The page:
[before this concert went off, i tried desperately to find concert reviews of james brown ... i'm including it here in the event that some other fan is trying to figure out if the godfather still has the ability to put it out or not.]
James Brown was to play at Bimbo's on the 15th. My favorite venue in CA, it's an old art deco, red plushy booth place seating about 500. That the Godfather of Soul would play a venue of this size is a true fluke, caused by only-God-knows-what. To compensate for size, tickets were jacked up to US$135. Normally I wouldn't fork over even a third that much for a show -it'd be Kutrate city, for sure- but to see one of my favorite recorded artists in a venue that
worthy, I bit the bullet ...
I was hoping for moments of brilliance at best, but was fearfully prepared for outright disaster. His last few Canadian shows that preceeded this one received favorable reviews, so maybe just maybe there'd be a chance for something remotely resembling quality.
I wanted to get there about an hour before the doors, but in a series of somewhat lazy circumstances I arrived just as people were being let in the venue. Security was a tad more surly than usual (they checked my hiptop and
shook my cargo pants down for a bulge that was nothing more than ear plugs). The very-scarce (and super-great) seats had all been marked "reserved." Things being what they were, it seemed best to just wait dead center of the mic, one person deep from the stage.
The wait passed quickly and the Soul Generals (Mr. Dynamite's backing band) came on only a few minutes late. After some awkward fixing of some sound problems, they played the obligatory warm-up and then Danny Ray (Butane James's pitch man of 45 years) came out, like he always does, for the announcement. This is the fifth time I'd seen James Brown and have seen the introductions be excrutiatingly long so it surprised me, when in the matter of just a couple of minutes, BOOM the
Godfather of Soul is standing not four feet in front of me.
Donned in red sequins, with a lighter body weight than I've *ever* seen him, he quickly pushed the band into Soul Food
, with an instant smoking sax solo from Jeff Watkins. It looked like it could drop into a night of James instructing people to the front, where he essentially was a glorified band leader, but it didn't turn out to be anything like that at all. For the next two hours he pounded out a set, very much from the front where he was constantly either singing/dancing or playing the korg, that felt almost as if it had been hand-selected by me ...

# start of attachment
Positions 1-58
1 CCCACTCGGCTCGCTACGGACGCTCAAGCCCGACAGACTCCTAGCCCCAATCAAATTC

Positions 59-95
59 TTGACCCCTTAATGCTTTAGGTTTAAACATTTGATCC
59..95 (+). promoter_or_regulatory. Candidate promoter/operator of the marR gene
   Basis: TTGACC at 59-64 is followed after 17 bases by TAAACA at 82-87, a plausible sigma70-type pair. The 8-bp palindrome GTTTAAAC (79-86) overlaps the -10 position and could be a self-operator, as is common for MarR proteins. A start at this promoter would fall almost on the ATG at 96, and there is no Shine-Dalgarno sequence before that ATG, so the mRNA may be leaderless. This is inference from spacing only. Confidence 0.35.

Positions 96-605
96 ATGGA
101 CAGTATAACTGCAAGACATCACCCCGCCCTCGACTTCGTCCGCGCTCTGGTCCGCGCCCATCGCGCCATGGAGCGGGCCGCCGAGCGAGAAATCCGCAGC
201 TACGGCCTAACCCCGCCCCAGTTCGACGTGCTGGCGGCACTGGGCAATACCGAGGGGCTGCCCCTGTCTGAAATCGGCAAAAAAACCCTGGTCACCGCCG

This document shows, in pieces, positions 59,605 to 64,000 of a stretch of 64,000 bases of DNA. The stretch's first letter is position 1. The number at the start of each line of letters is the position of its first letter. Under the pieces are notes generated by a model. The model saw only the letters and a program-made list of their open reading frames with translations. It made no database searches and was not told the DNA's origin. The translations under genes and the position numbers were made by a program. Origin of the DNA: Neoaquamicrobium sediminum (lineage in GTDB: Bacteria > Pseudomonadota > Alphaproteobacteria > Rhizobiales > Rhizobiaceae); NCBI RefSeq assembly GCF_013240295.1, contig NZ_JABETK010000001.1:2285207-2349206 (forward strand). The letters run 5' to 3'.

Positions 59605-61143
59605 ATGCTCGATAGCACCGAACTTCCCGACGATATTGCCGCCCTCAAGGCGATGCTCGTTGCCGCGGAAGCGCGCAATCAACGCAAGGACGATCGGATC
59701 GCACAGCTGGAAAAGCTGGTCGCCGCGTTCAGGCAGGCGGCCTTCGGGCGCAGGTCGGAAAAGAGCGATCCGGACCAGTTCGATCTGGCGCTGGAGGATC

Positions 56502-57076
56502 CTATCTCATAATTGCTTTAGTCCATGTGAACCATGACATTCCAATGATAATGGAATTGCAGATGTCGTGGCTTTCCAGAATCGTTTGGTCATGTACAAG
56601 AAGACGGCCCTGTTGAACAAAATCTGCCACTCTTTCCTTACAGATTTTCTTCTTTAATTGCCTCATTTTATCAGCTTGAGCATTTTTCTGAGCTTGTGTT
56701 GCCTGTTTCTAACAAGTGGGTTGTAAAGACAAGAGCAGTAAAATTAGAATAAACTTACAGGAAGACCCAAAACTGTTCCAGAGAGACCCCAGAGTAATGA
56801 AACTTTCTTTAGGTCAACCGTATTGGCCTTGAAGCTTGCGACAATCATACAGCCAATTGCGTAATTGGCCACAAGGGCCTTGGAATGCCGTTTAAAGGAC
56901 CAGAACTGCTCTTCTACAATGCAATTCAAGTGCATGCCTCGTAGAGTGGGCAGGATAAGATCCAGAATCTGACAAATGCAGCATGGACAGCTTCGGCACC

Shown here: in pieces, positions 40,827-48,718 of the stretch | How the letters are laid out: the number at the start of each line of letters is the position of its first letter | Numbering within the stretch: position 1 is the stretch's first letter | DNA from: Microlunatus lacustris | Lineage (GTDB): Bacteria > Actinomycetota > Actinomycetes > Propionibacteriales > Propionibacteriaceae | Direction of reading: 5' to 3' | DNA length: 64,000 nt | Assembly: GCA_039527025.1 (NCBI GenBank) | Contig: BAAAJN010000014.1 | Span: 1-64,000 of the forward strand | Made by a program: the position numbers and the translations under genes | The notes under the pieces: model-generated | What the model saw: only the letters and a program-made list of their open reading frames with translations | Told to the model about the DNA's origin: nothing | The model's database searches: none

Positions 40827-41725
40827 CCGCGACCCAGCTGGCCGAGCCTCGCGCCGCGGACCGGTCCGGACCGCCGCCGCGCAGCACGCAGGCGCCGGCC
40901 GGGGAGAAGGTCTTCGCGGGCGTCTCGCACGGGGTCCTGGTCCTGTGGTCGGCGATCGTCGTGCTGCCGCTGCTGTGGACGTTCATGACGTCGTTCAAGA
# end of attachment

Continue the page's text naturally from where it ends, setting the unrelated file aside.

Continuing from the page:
The playlist was made entirely on the fly, without any pre-thought, including:
* A shortened, but well paced version of Please, Please, Please
* The best version of Papa's Got a Brand New Bag
heard him do live or recorded live (easily better than his version on Live at the Apollo
which is just too damn fast)
* A very acceptable version of I've Got You
(known incorrectly to J.B. heathens as I Feel Good
* An experiment where the Brown tune Soul Power
blended into a cover of Sam and Dave's Soul Man.
The attempt stumbled a bit on the bridge, but came back strong on the end thanks to Mr. Brown's co-singer.
It was a show that was stronger than I'd even hoped for -- I mean, come on, Brown is 72 now -- and the performance really only bit it on a weak version of Living in America
which was sped through much too quickly. Of the 13 pieces in the band, 11 of them were definitely on, the 12th (a soprano sax) heated up when facing off against Brown's smokin' hot guitarist. Only the Soul Generals leader (yes, that same old blond whitey) didn't really catch on, he seemed pretty put off by the early sound problems (or maybe he just didn't have his Metamucil). Hugely and amazingly, there were *no* medleys (God, how I hate them). And with the exception of L.I.A.,
there were no speed throughs.
The band was tight and on top of it. I was close enough that I could easily could see and hear Brown's count-off's and commands, with the Soul Generals, literally, just improvising under command as they went along. Every band member was straining-and-waiting for their counts and cues. Songs would often end with a bridge of something like The Chase
or The Search
and then wrap into another song on a vocal call- out by James. Very often the songs were coded, "do it like your mama says," was a phrase Brown repeated more than once that meant something like "play this refrain three times."
The high points for me were his instrumental Hold It,
a scorching cover of Ray Charles's I've Got a Woman
featuring only Brown on the Korg accented by a few soulful riffs from his now blue-hot guitarist. And, as if it couldn't go any higher, unbelievably
, he did my second favorite instrumental he ever put on record, a cover of Johnny Otis's Every Beat of My Heart.